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Update 26 April, 2 pm: The US House of Representatives cleared legislation Friday that allows the Federal Aviation Administration (FAA) to shift $253 million from other accounts to end the furloughs that were aimed at reducing the FAA's budget before their fiscal year ends in September, reports USA Today.

With about 15,000 fewer air-traffic controllers on the job, the furloughs, which began on 22 April, caused 3,088 flight delays in just three days, the FAA reported.

The “Reducing Flight Delays Act of 2013”, which the Senate approved Thursday, gives the FAA the flexibility to shift pre-existing funds to keep controllers on the job and keep open some of the nearly 150 control towers at small- and medium-sized airports that were facing closure as a result of budget cuts.

Though the furloughs could end immediately under the bill, the FAA expects a lingering period of delays due to staffing changes, particularly in New York, Chicago, Tampa and the Southwest region.

Prior to the bill’s approval, two airline associations – Airlines for America and the Regional Airline Association – filed a motion with the Department of Transportation (DOT) to temporarily lift a 2009 ruling that prevents US flights and their passengers from remaining on the tarmac longer than three hours, arguing that it would provide airlines with the operating flexibility needed to respond to expected flight delays as a result of the furloughs.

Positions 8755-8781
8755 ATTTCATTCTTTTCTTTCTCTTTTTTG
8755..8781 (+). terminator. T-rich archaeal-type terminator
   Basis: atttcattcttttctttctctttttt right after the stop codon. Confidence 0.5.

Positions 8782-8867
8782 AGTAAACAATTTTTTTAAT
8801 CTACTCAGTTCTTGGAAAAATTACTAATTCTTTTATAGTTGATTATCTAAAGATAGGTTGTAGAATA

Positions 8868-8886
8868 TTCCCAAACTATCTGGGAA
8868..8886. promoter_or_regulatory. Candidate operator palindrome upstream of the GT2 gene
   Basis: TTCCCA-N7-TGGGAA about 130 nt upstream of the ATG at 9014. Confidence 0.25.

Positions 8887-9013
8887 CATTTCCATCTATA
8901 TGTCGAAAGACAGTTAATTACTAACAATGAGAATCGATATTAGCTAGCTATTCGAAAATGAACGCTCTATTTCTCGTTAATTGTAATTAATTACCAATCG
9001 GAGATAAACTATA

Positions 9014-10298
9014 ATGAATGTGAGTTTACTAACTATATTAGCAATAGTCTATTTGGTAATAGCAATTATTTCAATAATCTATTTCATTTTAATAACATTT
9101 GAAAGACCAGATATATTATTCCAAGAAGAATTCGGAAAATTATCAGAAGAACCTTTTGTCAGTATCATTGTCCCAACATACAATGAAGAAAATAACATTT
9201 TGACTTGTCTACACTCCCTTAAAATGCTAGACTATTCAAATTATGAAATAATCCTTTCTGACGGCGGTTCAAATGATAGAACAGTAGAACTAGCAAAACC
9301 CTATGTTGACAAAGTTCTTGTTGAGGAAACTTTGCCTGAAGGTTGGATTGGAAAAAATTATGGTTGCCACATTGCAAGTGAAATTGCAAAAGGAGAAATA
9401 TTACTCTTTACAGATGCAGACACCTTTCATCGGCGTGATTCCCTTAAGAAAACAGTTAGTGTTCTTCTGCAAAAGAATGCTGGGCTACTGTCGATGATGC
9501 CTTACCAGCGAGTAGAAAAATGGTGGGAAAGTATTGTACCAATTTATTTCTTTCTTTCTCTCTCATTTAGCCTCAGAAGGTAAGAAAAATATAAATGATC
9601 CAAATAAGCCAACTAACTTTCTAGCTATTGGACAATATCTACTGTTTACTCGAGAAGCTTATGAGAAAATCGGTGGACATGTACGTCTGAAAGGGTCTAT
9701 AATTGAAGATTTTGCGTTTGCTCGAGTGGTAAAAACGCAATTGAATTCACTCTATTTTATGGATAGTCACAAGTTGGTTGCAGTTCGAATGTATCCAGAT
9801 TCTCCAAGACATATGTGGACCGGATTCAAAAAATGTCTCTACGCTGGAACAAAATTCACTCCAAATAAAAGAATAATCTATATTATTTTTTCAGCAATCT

The motion was filed as a response to the FAA’s projection that delays would reach 6,700 daily as a result of the furloughs, not including weather or mechanical delays. In all of 2012, the highest number of US flight delays experienced on a single day was 2,994, according to the motion.

While the approval of the Flight Delays Act could ensure fewer delays, it remains unclear how long it will take to enact as the US heads into peak flying season. When preparing to fly, take the following steps to help safeguard your schedule and sanity:

  • Catch an early morning flight to avoid a build up of delays later in the day.
  • Get there early and give yourself plenty of time between transfers and connecting flights.
  • Pick up food and water before boarding so you are not forced to pay airline prices for sandwiches, snacks and drinks in the event of a long wait.
  • Visit the restroom before you board and, if you are delayed, as soon as you are able to move around the cabin. On-board bathroom conditions can worsen as your time spent waiting on the tarmac increases.
  • Charge all electronic devices fully before boarding and keep phone calls short. Flight attendants should let you know when electronic devices are safe to use as you wait.

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